17. Eric,

    “I try to be positive but I worry that it will take force for this issue to be brought back under control.”

    You might be right. But a strong dose of effectively directed TRUTH might be a better alternative TREATMENT to this new strain of the HITLER VIRUS.

  18. Of the long list of ways to not be smart, among the most seductive is choosing a tribe to avoid thinking.

    It just slays me that whole Presidential campaigns are run under the promise that I’m the most conservative or most Christian or most white or most male or female.

    What do those things mean exactly? TBD. But vote for me ’cause you and I are like the same dude so a vote for me is power for you.

    Power to the tribe!

    Democracy and freedom require so much more including the reality that to reap the benefits of freedom one must share the power with ALL others governed.

    That requires careful objective vetting of candidates not Academy Award fav voting.

    Freedom is never free!

  19. I agree with Nancy: The place to start is with a wholesale revision of 501 nonprofit laws. It’s one thing for all of us to post about the impact of religious dogma on constitutional rights, but that won’t address the fact that all of us are underwriting theocracy while we kvetch. Next time you walk or drive past a church, temple, or mosque in your neighborhood, take a guess at the assessed value of the land and buildings if used for any other commercial purpose, and multiply that by the total number of religion-owned properties in your county. According to the Association of Religion Data Archives, there are 876 congregations in Marion County alone, and more than 9,000 in the state (from 2010 Census data). If all the real estate owned by religious organizations were returned to the property tax rolls tomorrow, Indiana could have a budget surplus the likes of which we have never seen before, and organized religion might have less money to spend on political influence.

  20. These issues as well as the attacks on women’s rights, minority/immigrant rights, education systems, science, the poor, voting rights/responsibilities and the environment are substitutes for the civil war.

  21. Today’s blog ties in with yesterday’s. If they are going to cite religion they must be reminded the Bible tells us “the poor will always be with us” and “we are our brother’s keeper”.

    AgingLGrl; at the time the decision was made not to tax churches, they were all providing neighborhood outreach to help all in need. Few continue to provide what was once known as Christian love to help even their own congregants. Time for them, all of them, to begin paying their dues; we have provided them with necessary infrastructure and public safety protection at no cost to them long enough. They are among those who are “more equal than others” and, as a mutual friend of Sheila’s and myself often quoted, they must learn “There is no free lunch.”

  22. I think that JoAnn asks the right question. Does religion return to the community enough to justify the gift of tax free existance? Clearly some churches do and some don’t. But tax free is binary. It either is for all who claim religious status or none.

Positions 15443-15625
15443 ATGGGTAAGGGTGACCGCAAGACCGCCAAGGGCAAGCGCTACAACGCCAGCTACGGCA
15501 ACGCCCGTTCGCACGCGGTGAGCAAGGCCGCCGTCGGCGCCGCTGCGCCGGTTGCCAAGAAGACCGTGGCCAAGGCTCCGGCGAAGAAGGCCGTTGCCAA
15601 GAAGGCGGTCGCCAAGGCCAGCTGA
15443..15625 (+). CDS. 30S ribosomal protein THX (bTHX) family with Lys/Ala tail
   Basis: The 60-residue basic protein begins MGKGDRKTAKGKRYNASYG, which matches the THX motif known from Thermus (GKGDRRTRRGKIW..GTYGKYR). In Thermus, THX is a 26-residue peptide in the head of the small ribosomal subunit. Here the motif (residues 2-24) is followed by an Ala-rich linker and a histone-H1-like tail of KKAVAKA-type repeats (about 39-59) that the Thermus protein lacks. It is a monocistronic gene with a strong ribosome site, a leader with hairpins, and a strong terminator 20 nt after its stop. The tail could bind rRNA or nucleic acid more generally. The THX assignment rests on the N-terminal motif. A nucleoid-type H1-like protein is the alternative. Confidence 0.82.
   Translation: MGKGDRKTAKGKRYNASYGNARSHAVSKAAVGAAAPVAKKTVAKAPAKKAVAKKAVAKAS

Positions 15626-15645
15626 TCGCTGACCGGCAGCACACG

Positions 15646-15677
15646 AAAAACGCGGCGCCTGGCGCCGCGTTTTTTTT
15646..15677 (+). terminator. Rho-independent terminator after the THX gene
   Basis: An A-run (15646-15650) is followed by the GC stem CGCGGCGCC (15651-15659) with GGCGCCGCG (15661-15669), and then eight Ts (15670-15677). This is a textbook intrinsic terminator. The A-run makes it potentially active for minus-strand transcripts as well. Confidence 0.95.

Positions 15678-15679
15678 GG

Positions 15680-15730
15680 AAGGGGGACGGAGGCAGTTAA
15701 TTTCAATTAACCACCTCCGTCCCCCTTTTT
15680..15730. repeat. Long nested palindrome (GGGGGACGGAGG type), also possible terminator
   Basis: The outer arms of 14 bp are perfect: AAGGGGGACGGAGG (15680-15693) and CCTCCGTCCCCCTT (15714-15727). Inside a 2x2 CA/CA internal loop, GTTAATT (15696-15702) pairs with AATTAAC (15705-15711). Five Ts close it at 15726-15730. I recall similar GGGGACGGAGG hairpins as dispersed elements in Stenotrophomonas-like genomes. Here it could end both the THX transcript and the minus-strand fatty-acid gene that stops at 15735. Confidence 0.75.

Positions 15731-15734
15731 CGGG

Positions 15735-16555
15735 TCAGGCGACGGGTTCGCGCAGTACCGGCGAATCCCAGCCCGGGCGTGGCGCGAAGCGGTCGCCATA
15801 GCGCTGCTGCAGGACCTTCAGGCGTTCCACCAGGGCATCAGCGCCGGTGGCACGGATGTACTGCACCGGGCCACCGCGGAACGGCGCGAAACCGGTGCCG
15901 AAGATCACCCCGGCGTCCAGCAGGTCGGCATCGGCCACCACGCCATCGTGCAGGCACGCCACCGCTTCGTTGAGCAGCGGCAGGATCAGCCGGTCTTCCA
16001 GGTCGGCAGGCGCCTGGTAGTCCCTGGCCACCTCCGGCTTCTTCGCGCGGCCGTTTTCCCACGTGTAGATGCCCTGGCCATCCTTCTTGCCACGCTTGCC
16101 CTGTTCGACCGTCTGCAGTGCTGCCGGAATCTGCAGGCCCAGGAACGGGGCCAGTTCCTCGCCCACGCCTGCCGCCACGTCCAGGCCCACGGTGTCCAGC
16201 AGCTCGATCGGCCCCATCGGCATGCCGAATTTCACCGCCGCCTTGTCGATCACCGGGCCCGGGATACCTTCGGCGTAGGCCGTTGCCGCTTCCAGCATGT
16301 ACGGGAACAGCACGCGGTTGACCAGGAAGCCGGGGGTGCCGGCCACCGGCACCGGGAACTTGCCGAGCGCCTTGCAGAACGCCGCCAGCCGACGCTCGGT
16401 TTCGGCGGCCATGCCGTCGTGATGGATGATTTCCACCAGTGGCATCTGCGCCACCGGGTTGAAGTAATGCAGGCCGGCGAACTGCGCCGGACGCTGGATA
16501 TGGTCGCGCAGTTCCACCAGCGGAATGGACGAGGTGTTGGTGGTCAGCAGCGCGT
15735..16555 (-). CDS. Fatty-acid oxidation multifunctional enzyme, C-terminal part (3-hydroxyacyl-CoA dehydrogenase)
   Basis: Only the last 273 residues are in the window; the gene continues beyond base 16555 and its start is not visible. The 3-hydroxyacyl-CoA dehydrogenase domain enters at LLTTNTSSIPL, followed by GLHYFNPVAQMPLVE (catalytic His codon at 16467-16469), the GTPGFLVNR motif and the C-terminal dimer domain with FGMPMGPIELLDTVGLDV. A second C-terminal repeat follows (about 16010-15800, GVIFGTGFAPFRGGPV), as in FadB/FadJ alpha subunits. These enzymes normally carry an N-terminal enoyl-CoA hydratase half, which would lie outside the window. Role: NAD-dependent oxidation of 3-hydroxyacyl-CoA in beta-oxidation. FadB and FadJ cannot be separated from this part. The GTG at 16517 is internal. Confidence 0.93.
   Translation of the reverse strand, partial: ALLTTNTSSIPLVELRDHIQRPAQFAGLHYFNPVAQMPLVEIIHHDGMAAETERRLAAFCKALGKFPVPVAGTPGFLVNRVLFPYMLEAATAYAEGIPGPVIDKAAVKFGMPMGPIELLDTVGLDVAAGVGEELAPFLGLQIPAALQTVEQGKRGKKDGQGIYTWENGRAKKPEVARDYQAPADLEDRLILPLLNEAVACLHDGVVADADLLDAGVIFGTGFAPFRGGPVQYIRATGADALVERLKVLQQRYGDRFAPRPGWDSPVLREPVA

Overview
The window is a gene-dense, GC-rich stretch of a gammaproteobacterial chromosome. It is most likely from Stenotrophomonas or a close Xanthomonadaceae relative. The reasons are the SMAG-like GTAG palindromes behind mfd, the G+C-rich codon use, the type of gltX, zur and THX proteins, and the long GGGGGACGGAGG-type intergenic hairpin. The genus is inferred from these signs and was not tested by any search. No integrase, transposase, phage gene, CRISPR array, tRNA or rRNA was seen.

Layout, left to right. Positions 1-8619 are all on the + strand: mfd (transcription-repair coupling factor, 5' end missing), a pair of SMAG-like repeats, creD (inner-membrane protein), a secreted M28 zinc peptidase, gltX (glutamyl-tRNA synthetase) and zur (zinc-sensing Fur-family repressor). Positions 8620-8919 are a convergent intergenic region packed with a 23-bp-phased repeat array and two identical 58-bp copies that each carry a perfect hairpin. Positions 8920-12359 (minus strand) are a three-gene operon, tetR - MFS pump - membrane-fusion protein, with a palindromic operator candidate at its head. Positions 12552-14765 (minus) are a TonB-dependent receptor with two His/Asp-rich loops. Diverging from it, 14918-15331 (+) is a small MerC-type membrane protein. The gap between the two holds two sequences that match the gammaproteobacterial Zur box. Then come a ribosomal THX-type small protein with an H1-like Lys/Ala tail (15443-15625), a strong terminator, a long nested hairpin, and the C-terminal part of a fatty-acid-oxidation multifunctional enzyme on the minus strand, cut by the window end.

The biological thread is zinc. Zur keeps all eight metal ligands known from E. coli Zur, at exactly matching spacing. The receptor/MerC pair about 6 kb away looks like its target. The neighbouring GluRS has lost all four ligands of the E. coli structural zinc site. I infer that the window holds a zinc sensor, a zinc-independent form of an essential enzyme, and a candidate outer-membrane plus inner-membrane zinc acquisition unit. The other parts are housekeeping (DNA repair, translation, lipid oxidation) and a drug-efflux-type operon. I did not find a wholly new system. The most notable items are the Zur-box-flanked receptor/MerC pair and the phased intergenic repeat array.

At what point in the mix of beneficial to the community do the scales tip from one side to the other?

  23. Former President Jimmy Carter has written a book – “Call to Action” – that I highly recommend. It traces discrimination against women to misinterpretation by various religious faiths, including Christianity. He notes that you can find scripture to support most any position on any issue including horrendous cultural practices such as slavery, but you can also find scripture to love your neighbor as yourself. For instance, I’ll honor your decisions on contraception and you honor mine.

  24. There is a proliferation of “churches” in poverty stricken areas, both urban and rural. A drive through the rural roads of southern Indiana reveals more independent churches set up in homes and old storefronts than businesses that offer necessities. This is an underground economy where anyone who has the gift of gab and a rudimentary knowledge of the Bible can make a living holding church services, yet no one questions it. They are purveyors of ignorance at minimum and at worst narcissistic predators. No one dares question their credentials and counseling practices, or even demand a criminal background check. Taxing these churches would at least pull the curtain aside to reveal the economics behind the pulpit and protect the young and elderly from potential predators.

  25. Some are more egalitarian than others. = means nothing without $=$ or +[sum]=+
    All men are born equal and = goes the rest of the mental =.

  26. I have stated several times in this blog that the christians should believe whatever the hell they want to believe and let the god they worship do her job of separating the holy from the sinners. They’re not qualified to make those types of judgements in spite of what some say to the contrary.

  27. I am a life-long church-goer, but the older I get (I’m 54), the more I think that religion is basically a bad idea. That’s all.